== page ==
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Kelly's Playboy Interview: Near to Snow Angel

November 18, 2013

It is difficult to know how or where to begin in describing Police Commissioner Ray Kelly’s cry-baby interview in Playboy magazine, which appears just before a color spread of a young woman frolicking nude in the outdoors amidst the title “Snow Angel.”

Beneath her, a Playboy caption reads: “These photos of adorable Ukrainian Olga Ogneva are enough to make a snowman blush.”

Well, Kelly’s interview in Playboy will certainly make New Yorkers blush.

And not merely with embarrassment for Kelly’s targets — the entire field of Democratic mayoral candidates, including mayor-elect Bill de Blasio — but for Kelly himself.

For the past 12 years, Kelly has been the longest serving and most powerful police commissioner in the history of New York City. While Mayor Michael Bloomberg played deaf, dumb and blind, Kelly said and did anything and everything he pleased.

Like telling “60 Minutes” that the NYPD could shoot down a jetliner.

Or making his own foreign policy by winging off to Abu Dhabi and returning to New York with a memorandum of understanding “to develop and boost co-operation between the two in areas of police work.”

Now, however, Kelly seems to be suffering separation anxiety.

Not only has de Blasio stated that he will not reappoint him, but there remains the possibility that Kelly’s worst nightmare could come true: that the mayor-elect might select Kelly’s archenemy and rival, Bill Bratton, as his successor.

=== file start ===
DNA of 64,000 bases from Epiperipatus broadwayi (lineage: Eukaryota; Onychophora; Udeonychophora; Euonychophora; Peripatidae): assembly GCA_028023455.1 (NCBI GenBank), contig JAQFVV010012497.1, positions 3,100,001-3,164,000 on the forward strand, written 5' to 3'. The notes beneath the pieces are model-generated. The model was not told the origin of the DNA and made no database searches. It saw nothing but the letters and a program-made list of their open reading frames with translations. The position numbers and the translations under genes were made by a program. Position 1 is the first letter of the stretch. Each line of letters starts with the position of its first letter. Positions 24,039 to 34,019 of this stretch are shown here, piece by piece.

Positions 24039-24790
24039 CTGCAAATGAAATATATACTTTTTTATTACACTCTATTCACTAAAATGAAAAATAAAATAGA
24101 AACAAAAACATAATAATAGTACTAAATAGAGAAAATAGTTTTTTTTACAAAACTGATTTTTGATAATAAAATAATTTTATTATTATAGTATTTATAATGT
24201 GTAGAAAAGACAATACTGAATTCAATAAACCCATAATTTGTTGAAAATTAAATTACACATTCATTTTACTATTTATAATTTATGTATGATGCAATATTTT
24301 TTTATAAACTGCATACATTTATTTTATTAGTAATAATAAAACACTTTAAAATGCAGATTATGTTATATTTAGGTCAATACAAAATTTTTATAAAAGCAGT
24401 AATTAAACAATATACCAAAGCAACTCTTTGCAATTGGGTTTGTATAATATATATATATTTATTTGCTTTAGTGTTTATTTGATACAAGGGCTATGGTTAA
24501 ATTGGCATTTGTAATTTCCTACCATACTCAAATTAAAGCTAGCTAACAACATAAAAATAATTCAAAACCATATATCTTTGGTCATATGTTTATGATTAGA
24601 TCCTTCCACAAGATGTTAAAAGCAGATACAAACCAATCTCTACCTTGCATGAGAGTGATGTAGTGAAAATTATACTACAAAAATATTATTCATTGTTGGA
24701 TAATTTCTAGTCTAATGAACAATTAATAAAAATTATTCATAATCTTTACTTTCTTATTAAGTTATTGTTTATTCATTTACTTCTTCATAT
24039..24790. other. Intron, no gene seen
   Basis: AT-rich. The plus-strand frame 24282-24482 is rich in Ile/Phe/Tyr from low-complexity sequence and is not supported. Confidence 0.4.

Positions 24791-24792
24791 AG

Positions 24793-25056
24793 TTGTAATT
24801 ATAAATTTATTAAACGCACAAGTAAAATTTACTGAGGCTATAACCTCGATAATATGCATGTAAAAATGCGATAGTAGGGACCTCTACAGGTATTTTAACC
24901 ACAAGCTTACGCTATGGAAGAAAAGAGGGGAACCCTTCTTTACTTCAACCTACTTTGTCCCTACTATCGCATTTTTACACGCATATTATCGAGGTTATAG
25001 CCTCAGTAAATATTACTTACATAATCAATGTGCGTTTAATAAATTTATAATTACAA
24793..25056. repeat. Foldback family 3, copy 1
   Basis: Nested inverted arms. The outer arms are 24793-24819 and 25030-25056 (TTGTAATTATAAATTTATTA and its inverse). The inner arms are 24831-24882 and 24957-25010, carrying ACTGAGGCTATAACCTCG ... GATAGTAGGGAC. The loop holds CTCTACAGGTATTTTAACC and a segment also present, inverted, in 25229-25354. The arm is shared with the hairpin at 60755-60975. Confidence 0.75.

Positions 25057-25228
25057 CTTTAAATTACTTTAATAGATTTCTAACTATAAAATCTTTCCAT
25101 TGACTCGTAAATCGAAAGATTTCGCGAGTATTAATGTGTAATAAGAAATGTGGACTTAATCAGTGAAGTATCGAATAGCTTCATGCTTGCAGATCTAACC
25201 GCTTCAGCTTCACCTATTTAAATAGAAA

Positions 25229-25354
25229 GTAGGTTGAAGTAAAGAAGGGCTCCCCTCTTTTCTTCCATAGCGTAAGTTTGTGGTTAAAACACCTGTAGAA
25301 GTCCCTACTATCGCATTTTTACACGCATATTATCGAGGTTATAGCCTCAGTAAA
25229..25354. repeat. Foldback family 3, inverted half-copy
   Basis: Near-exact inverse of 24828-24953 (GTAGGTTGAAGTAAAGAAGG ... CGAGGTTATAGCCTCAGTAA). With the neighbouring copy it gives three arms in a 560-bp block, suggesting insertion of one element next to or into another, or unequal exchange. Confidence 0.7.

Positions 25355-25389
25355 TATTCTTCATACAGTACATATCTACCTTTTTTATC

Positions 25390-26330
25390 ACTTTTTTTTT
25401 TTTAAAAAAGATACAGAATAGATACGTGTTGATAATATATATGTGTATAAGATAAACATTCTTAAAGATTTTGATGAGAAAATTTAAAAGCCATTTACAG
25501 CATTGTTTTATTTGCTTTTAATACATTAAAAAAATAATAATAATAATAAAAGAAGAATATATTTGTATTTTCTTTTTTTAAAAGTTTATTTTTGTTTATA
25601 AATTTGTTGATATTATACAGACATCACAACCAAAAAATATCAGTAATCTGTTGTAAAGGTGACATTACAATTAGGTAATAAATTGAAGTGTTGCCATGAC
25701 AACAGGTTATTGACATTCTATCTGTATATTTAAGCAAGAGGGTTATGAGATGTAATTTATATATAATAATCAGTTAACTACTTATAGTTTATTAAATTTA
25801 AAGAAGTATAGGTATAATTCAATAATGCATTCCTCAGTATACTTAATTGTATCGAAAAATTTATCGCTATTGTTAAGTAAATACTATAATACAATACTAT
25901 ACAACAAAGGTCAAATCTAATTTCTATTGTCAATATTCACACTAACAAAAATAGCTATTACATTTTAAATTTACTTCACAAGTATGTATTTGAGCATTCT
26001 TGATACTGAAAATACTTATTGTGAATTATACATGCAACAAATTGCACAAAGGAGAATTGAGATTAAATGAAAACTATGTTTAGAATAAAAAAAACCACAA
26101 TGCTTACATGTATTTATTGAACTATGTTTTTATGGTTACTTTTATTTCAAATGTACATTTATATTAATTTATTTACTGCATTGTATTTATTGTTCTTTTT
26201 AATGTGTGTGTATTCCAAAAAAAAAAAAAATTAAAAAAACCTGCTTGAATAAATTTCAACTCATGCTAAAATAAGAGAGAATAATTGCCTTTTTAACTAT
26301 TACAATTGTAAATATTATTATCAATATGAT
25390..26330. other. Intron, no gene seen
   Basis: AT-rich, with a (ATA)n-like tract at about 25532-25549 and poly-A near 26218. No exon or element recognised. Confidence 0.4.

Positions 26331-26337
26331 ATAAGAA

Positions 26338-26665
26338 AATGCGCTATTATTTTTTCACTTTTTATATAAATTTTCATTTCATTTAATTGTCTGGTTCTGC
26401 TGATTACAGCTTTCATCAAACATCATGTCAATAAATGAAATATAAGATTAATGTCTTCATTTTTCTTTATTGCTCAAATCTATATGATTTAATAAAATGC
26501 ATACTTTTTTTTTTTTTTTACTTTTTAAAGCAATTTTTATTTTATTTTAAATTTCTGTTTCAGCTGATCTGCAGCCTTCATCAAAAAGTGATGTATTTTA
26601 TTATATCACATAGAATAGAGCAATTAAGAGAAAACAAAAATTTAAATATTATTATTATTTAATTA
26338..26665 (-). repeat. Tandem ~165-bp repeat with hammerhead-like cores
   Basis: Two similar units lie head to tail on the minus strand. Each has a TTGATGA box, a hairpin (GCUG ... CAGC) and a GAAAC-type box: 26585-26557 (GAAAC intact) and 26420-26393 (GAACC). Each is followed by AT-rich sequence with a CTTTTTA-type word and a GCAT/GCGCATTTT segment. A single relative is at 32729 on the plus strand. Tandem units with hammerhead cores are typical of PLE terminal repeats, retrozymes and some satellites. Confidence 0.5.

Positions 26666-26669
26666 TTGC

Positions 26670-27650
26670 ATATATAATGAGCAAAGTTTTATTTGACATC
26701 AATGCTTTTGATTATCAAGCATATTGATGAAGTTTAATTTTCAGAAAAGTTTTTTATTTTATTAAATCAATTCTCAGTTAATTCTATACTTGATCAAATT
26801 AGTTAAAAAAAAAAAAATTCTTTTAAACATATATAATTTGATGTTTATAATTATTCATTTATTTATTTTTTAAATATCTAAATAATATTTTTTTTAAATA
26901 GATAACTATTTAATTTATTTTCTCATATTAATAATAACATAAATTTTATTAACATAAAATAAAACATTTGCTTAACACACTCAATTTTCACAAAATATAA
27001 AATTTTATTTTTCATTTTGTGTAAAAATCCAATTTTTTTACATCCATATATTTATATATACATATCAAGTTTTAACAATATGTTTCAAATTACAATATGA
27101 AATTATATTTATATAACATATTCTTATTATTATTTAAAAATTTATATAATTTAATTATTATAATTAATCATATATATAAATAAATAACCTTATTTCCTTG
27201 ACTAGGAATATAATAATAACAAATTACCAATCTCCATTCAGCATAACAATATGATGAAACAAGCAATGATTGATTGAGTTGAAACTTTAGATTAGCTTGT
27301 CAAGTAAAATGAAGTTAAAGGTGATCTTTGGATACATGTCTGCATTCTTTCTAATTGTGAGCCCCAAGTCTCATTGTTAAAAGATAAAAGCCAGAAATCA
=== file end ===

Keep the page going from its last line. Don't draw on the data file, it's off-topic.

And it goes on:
Instead of his customary iron discipline, which intimidated politicians and law enforcement officials alike, Kelly’s Playboy interview made him appear bitter, petulant and confused.

“I thought they were my friends,” Kelly said of the Democratic candidates, all of whom attacked him in the primary over his Stop and Frisk tactics. “They’ll say or do anything to get elected. I know all these people. They all claimed to be friends of mine until their mayoral campaigns.”

Those Stop and Frisk tactics resulted in federal judge’s Shira Scheindlin’s condemnation that they were racist and violated the constitutional rights of some three million young black and Hispanic men the police had stopped, virtually all of whom were found to have committed no crime. An appeals court sacked her from the case and the city, under Bloomberg, is appealing her conclusions.

But it’s not just those Democratic pols who abandoned him. Even the Kelly-friendly Daily News has turned snarky.

Kelly told Playboy: “I could take you right up to 125th Street in Harlem and young men will stop me for my picture and give me a very favorable and friendly greeting.”

The News tested his claim by bringing a cardboard cutout of Kelly uptown. Its next day’s front-page headline read: “Sorry, Ray, they DON’T love you in Harlem.”

A caption inside the paper said: “Harlem puts the lie to Kelly’s boast. Resident stomps cardboard top cop.”

Its story quoted Gerry Louis, who the News described as a 41-year-old Harlem book vendor, saying: “Ray Kelly is part of a racist, white supremacy system. He continued to criminalize our community.”

Like most of the mainstream media, the News had swooned over Kelly for the past 12 years, trumpeting his two signature accomplishments: the city’s record-low crime rate and the failure of terrorists to launch a successful attack.

Now, because of Stop and Frisk, that record-low crime rate has become a narrative of racial abuse and discrimination.

And if you think there are problems with Stop and Frisk, wait until next year when the abuses of the Intelligence Division’s pervasive spying against Muslim New Yorkers are revealed in federal court.